is open during breaks, I’ve never worked during a break (and I still have my
job!). Plus, if the university closes because of weather or something like
that, that most likely means that work is closed, too.
Nine times out of ten, I recommend searching for an on-campus job
rather than an off-campus job, especially if you’re like me and you’re lazy and
you don’t want to travel that far for work. I think an off-campus job is best
for those who really want experience in a specific, specialized field. But if
you’re just looking to earn some money on the side, you don’t need to look that
throughout my undergraduate career, I went home to Wisconsin and worked at my hometown library during each summer. This year, I won’t be going back to
Wisconsin. As part of my BA/MA program, I have to take a grad class during the
summer, so for the first time, I will be staying in Chicago! While
it’s super exciting to be staying, I’m starting to realize that I actually have to find a
decent job for the summer. The process of searching for a job or internship can
be sort of intimidating and overwhelming, so I thought I’d offer a few tips to make the
search easier for you!
case you didn’t know, the application period for most summer internships is right now. You can only imagine my
reaction when I found out that I had already missed the deadline to apply for
some summer internships (one of them literally closed on January 1st).
The sooner you start looking, the more options you will have. Also, if you need to get any letters of recommendation or if the application has any unique requirements (like a written response to some prompt), you're going to need time to prepare and complete your application.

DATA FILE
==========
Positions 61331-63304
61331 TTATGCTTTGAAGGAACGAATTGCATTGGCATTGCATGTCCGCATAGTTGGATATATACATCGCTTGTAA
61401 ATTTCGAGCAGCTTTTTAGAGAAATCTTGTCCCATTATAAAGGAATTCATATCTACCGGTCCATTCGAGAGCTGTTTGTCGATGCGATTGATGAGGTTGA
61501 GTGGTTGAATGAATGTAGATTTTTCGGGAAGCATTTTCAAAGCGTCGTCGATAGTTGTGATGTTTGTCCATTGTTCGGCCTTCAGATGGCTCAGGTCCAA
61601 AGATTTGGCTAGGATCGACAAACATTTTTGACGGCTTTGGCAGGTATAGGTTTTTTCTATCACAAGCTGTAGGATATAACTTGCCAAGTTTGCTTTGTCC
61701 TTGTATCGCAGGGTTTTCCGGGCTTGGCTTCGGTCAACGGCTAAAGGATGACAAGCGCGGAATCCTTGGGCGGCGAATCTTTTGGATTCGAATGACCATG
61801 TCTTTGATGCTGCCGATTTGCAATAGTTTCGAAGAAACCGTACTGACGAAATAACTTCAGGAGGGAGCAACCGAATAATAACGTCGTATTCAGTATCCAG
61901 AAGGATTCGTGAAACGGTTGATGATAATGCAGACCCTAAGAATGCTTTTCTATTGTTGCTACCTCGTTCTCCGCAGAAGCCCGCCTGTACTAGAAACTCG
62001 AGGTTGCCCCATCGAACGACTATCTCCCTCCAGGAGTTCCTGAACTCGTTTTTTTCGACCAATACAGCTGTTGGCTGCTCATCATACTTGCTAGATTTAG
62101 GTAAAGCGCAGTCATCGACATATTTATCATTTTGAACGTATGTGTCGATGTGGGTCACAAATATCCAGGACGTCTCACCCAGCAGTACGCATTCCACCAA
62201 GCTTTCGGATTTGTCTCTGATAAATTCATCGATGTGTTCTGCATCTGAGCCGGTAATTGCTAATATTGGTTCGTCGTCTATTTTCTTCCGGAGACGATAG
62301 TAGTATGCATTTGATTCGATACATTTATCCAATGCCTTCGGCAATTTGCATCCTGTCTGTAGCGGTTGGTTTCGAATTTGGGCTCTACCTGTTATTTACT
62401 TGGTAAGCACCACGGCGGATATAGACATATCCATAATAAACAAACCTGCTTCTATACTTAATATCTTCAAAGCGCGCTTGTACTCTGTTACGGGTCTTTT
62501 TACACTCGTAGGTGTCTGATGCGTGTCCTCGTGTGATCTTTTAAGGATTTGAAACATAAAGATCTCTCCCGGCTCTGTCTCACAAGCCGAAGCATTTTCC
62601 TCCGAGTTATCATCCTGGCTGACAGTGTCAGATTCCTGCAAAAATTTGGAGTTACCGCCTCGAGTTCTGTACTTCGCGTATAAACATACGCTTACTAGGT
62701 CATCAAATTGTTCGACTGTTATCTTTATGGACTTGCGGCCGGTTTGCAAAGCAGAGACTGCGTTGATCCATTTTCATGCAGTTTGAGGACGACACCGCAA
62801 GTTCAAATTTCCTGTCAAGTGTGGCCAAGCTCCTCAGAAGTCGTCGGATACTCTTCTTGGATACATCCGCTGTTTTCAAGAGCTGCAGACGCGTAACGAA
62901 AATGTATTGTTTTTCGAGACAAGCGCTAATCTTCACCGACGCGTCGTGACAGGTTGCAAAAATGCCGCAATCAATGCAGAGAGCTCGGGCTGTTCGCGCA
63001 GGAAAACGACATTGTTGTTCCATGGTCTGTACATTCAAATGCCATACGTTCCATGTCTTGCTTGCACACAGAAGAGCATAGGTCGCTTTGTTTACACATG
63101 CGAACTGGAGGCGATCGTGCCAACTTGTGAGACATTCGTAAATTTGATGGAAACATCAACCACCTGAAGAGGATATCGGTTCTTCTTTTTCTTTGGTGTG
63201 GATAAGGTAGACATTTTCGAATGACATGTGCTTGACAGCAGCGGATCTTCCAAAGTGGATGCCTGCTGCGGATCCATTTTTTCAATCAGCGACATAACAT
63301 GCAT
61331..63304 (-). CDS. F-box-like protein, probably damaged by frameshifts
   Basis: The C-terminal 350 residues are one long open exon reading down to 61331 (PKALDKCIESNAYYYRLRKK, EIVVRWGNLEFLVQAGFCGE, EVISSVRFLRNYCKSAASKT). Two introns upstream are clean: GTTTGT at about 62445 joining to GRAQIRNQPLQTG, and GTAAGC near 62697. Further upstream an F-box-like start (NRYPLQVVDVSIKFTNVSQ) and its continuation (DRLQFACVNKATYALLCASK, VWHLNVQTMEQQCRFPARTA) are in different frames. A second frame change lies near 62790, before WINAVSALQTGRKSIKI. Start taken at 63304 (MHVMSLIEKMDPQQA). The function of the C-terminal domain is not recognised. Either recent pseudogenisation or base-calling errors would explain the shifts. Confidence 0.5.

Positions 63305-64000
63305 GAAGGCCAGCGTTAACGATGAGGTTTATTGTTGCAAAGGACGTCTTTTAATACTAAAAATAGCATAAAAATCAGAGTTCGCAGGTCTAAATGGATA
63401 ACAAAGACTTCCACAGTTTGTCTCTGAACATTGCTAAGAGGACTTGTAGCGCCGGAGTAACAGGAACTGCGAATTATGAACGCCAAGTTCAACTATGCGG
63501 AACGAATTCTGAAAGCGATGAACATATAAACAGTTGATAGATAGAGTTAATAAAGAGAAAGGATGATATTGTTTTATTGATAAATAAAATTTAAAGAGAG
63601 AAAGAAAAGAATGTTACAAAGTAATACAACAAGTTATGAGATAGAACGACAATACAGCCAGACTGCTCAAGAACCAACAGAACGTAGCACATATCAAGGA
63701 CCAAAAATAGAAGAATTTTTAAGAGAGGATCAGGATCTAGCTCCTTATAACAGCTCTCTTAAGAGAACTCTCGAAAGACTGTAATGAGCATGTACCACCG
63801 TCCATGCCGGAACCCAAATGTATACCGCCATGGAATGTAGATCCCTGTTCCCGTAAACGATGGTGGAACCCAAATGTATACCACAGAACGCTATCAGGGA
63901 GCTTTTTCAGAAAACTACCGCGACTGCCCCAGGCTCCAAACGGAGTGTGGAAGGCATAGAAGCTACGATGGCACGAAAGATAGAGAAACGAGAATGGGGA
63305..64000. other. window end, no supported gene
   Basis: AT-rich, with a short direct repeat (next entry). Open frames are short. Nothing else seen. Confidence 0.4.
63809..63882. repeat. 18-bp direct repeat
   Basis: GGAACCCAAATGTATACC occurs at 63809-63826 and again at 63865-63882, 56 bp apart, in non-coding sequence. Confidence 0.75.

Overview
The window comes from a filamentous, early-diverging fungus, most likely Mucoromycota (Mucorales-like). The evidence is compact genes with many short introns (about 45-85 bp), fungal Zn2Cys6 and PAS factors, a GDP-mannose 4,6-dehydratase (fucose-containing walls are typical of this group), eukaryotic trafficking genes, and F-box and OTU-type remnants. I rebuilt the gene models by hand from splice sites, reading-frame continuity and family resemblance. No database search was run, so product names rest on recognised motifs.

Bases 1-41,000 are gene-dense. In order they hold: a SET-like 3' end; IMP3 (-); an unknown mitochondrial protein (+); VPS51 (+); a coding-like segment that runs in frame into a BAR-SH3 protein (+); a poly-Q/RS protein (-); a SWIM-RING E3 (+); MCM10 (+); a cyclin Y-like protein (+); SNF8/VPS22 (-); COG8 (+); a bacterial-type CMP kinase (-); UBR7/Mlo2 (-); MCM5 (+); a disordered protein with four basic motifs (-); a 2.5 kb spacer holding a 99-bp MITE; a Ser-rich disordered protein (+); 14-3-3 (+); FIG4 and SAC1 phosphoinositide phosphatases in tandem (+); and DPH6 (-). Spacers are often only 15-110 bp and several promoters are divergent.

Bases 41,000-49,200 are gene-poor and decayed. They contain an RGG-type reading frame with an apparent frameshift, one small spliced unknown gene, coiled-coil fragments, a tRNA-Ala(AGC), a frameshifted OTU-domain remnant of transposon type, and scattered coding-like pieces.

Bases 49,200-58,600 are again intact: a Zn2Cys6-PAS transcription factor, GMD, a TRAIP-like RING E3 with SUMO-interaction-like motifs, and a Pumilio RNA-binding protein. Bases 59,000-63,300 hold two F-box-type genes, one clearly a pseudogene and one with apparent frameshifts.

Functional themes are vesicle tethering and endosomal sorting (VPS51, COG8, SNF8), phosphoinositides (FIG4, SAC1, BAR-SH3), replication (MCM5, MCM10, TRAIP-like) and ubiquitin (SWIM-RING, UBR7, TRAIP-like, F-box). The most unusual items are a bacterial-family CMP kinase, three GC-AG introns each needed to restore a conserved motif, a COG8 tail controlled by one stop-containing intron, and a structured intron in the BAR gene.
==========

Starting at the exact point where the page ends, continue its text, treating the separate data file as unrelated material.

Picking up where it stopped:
What You’re Looking For
you even start searching, sit down and figure out what you’re looking for. Are
you able to work full-time or can you only manage part-time? What is your availability
during the summer? Can you afford an unpaid internship or do you need to be
paid? If you need to be paid, what’s the minimum you need to be paid? Figure
all of these questions out before you even start looking so you don’t waste
your time looking at jobs that won’t work for you.
finding interesting jobs can be the hardest part sometimes! Luckily, there are
so many resources available to you. For just a standard job search engine, I
like to use Indeed. But if you didn’t know, DePaul also has its own job search
engine called Handshake. In addition to listing on-campus interviews, after you
make a profile, Handshake points out all the jobs listed that you’re qualified for.
It’s a great tool, especially if you’re new to looking for jobs. Also, after you’ve
declared your major(s), make sure you’re receiving (and opening) all of the
emails sent from your department! Most departments regularly include job
listings in mass emails. And finally, talk to your professors and friends. Your
professors have most likely seen hundreds of students search for and
secure summer jobs in Chicago. They can tell you with which companies or
organizations past students have been successful. Your friends can do the same.
Ask them if they have heard of any openings or if they have seen anything that
might fit you (and obviously, if you see a job listing that sounds perfect for
someone you know, be a good friend and tell them about it).
should go without saying. Just like when you applied for college, don’t put all
your eggs in one basket. Apply to as many jobs as you find interesting. The
more options you give yourself, the better chance you have at actually getting
hired. Even after you've applied to several jobs, make it a habit to regularly search for any new job listings. I usually check every three to four days to see what's new. It can only help you.
After you’ve found some potential new jobs, it’s time to get some letters of
recommendation and polish your resume! Check back next week for more tips on
how to write the perfect resume and how to ask professors for recommendations!